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George ‘Jim’ Macdonald

The most highly decorated New Zealand naval officer of the Second World War. He Joined the Wellington Division of the RNVR (NZ) in 1938 and was working as a bank officer in Wellington. With the outbreak of the Second World War he was mobilised and posted aboard DEMS [Defensively Equipped Merchant Ships] in the South Pacific until 1940.


LT CDR Jim Macdonald APB 0116

Lieutenant Commander George J. Macdonald DSO DSC & 2 Bars MID

The most highly decorated New Zealand naval officer of the Second World War. He Joined the Wellington Division of the RNVR (NZ) in 1938 and was working as a bank officer in Wellington. With the outbreak of the Second World War he was mobilised and posted aboard DEMS [Defensively Equipped Merchant Ships] in the South Pacific until 1940.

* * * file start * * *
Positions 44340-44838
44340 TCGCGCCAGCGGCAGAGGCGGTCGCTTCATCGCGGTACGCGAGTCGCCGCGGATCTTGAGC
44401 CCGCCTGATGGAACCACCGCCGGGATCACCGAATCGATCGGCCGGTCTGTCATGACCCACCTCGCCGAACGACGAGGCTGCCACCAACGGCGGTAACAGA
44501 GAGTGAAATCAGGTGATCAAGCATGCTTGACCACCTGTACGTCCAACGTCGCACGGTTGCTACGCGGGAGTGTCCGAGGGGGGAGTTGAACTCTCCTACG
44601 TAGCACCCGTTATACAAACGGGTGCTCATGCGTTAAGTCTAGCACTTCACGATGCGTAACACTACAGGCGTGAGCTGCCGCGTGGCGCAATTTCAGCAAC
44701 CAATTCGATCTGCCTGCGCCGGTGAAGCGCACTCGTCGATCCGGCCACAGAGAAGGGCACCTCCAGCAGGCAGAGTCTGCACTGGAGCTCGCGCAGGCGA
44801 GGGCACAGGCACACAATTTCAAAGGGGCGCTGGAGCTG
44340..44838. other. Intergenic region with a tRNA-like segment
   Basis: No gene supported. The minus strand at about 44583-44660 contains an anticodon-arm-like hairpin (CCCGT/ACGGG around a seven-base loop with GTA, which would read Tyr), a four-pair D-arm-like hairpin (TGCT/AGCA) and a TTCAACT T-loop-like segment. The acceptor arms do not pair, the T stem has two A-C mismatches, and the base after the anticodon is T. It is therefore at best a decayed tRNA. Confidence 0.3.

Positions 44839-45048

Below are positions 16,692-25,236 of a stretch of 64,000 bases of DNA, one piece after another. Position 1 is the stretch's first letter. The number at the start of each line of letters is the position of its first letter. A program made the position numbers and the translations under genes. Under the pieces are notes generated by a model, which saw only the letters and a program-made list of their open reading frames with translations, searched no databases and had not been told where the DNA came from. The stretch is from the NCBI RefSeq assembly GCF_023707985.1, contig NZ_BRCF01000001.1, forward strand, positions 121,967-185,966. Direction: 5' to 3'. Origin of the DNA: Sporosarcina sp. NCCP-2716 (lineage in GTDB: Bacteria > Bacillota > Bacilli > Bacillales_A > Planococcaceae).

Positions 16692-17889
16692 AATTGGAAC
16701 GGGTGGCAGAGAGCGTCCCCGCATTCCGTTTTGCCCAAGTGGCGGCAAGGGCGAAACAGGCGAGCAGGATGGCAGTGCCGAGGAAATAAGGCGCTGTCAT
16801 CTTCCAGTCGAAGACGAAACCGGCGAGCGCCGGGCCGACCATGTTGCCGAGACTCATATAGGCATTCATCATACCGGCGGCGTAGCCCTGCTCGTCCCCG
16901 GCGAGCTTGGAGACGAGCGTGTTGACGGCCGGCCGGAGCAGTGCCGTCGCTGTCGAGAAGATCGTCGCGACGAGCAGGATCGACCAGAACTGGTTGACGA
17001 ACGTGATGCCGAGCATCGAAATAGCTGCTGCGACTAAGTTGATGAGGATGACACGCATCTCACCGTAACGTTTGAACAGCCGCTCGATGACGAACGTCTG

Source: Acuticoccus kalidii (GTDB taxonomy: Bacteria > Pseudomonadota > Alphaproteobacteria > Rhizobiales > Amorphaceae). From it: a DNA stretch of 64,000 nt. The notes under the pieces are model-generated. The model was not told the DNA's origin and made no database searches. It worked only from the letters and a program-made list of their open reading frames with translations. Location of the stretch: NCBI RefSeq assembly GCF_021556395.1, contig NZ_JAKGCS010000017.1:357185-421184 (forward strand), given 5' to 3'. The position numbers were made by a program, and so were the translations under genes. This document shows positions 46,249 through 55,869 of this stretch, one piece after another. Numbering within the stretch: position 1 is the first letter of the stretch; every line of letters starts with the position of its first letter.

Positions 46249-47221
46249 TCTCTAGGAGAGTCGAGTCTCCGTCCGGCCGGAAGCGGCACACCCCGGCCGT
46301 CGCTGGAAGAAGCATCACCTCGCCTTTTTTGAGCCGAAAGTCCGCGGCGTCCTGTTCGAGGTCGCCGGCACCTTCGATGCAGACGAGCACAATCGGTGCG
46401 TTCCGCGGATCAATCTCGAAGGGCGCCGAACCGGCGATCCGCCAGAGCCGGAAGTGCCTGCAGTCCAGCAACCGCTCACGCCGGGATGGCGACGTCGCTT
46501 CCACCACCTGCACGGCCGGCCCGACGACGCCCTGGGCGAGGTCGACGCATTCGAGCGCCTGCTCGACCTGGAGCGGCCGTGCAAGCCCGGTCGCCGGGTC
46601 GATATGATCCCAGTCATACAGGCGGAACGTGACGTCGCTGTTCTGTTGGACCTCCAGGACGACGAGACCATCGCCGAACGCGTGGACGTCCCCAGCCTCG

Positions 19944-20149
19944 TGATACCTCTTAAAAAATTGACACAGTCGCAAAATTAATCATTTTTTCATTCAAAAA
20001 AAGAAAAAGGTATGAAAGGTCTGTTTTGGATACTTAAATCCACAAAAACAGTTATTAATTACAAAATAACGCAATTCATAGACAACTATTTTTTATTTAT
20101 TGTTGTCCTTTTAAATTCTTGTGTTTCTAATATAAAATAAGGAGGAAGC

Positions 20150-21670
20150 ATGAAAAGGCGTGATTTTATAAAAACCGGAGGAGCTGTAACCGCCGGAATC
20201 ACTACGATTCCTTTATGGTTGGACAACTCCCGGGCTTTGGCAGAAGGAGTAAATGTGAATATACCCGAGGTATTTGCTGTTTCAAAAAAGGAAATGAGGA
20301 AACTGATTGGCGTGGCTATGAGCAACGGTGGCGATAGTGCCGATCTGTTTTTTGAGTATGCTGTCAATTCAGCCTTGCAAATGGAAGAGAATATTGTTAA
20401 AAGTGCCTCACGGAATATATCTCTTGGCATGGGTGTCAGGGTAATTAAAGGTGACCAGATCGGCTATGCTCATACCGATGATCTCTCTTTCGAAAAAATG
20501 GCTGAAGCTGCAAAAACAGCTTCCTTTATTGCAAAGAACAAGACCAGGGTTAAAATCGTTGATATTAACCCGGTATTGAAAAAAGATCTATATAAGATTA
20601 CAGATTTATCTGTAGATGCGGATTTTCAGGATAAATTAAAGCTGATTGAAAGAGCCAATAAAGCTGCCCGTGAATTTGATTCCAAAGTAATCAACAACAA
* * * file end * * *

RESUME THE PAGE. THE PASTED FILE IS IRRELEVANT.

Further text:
He was then selected as officer material under the Scheme B recruitment programme and along with other New Zealanders was sent to Britain aboard the SS Akaroa. He arrived in Britain in January 1941. He was first sent to the shore establishment HMS King Alfred located near Brighton for training as an officer. Some 55,000 Temporary Naval Reserve Officers would pass through this establishment during the Second World War. The course lasted twelve weeks. Candidates were taught how to command, how to give and take orders.  Ice-cream bikes were used to practice fleet manoeuvres which were also fitted with masts to practice signalling. Macdonald graduated first in his class.